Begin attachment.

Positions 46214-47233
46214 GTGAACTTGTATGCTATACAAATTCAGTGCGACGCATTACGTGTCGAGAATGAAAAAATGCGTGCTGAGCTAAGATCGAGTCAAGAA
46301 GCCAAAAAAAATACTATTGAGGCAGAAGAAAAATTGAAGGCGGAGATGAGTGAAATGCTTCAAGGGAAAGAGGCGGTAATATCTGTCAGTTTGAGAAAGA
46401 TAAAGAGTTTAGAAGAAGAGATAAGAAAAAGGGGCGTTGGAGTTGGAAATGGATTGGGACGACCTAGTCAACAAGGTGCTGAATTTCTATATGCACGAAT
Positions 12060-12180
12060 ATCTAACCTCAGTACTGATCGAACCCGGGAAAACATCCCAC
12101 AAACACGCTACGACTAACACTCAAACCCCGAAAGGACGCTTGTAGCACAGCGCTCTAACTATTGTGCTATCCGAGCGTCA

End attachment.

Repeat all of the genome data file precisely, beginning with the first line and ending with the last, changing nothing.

Positions 46214-47233
46214 GTGAACTTGTATGCTATACAAATTCAGTGCGACGCATTACGTGTCGAGAATGAAAAAATGCGTGCTGAGCTAAGATCGAGTCAAGAA
46301 GCCAAAAAAAATACTATTGAGGCAGAAGAAAAATTGAAGGCGGAGATGAGTGAAATGCTTCAAGGGAAAGAGGCGGTAATATCTGTCAGTTTGAGAAAGA
46401 TAAAGAGTTTAGAAGAAGAGATAAGAAAAAGGGGCGTTGGAGTTGGAAATGGATTGGGACGACCTAGTCAACAAGGTGCTGAATTTCTATATGCACGAAT
Positions 12060-12180
12060 ATCTAACCTCAGTACTGATCGAACCCGGGAAAACATCCCAC
12101 AAACACGCTACGACTAACACTCAAACCCCGAAAGGACGCTTGTAGCACAGCGCTCTAACTATTGTGCTATCCGAGCGTCA